By Paul McBeth
Thursday 18th December 2008
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The Fed cut its benchmark interest rate target band to between zero and 0.25%, spurring the biggest slide against the euro since the 15-nation's debut in 1999, and a 13-year low against the yen. The Dollar Index, a gauge of the US currency against six trading partners, fell 11% to a two-and-a-half year low. The kiwi has gained 6.5% against the US dollar since the start of the week.
"The kiwi is in the love camp at the moment," said Imre Speizer, currency strategist at Westpac Banking Corp. The Fed's cut would see the US dollar weak for "quite a while."
The kiwi rose to 59.22 US cents from 58.19 cents yesterday, and was up to 51.98 yen from 51.54 yen. It increased to 84.13 Australian cents from 83.85 cents yesterday, and leveled off to 41.20 euro cents from 41.25 cents.
Speizer said the kiwi may trade between 59.50 US cents and 58 cents today. He predicts the currency will extend its gain in the New Year.
The Bank of Japan meets tomorrow, and the strength of the yen is putting the central bank under pressure to join the US in cutting its benchmark rate to zero. Governor Masaaki Shirakawa has indicated his cautiousness over cutting the bank's rate, but has not ruled it out as a possibility.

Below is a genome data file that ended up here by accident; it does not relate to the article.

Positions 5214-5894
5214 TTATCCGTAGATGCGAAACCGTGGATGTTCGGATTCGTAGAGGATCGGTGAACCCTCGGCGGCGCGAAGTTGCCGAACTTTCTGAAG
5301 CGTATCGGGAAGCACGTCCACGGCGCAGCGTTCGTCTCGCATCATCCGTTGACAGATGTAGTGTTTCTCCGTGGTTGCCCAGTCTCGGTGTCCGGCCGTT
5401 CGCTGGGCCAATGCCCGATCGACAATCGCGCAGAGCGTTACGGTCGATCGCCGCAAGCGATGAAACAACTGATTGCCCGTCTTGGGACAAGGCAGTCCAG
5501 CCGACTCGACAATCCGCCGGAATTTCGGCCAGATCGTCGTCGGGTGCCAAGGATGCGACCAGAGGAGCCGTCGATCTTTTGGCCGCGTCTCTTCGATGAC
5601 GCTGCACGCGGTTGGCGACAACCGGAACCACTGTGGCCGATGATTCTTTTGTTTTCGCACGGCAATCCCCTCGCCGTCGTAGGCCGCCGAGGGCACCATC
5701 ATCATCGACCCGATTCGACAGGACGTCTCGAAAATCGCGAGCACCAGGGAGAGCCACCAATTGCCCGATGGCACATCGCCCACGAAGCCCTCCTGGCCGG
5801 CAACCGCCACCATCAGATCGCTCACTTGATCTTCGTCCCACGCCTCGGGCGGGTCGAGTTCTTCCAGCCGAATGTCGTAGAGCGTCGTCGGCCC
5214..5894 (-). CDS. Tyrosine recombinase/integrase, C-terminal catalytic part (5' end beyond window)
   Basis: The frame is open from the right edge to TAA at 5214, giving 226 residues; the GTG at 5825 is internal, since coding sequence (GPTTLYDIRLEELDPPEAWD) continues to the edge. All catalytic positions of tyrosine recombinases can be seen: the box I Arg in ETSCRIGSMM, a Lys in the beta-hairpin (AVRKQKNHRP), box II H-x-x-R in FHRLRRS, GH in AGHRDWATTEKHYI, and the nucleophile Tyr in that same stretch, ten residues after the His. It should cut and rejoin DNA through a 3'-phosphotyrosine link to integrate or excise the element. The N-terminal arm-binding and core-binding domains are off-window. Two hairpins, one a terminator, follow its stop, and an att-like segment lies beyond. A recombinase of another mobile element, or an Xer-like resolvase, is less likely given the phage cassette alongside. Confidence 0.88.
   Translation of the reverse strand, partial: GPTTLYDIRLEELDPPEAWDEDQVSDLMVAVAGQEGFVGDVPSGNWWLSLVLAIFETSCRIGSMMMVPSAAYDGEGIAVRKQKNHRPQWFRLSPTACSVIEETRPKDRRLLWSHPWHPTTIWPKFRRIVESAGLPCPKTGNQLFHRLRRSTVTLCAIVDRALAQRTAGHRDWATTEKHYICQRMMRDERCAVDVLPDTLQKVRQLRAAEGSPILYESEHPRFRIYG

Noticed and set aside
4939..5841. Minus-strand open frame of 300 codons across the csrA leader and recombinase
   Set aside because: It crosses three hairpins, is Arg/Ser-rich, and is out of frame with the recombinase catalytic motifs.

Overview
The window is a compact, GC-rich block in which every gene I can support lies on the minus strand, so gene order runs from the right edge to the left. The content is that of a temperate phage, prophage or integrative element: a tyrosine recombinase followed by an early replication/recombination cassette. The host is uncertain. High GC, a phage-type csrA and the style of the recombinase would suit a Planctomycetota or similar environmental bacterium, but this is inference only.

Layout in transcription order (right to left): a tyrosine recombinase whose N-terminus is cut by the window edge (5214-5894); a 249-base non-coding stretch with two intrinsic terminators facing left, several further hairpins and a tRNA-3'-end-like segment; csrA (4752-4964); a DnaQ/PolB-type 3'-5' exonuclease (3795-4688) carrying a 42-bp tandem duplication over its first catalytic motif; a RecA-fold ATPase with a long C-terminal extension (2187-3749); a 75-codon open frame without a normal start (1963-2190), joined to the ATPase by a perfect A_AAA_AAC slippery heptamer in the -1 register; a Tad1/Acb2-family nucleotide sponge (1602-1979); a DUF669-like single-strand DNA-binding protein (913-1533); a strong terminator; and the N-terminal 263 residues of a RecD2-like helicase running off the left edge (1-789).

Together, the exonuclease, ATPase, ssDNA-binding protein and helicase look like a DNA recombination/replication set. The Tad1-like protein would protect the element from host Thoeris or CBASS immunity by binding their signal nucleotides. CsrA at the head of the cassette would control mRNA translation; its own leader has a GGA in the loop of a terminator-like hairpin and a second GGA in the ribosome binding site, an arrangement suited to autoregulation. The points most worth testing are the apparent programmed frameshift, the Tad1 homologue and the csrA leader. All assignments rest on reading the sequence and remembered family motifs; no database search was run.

Any rate cut by the Japanese central bank would be "token", said Speizer. He said the bank needs to intervene to weaken the yen effectively.
In New Zealand, the government will today announce the state of its financial books, which is predicted to show a sharp deterioration since the pre-election economic and fiscal update in November. Still, Speizer said the overwhelming influence on the kiwi is the weak US dollar.
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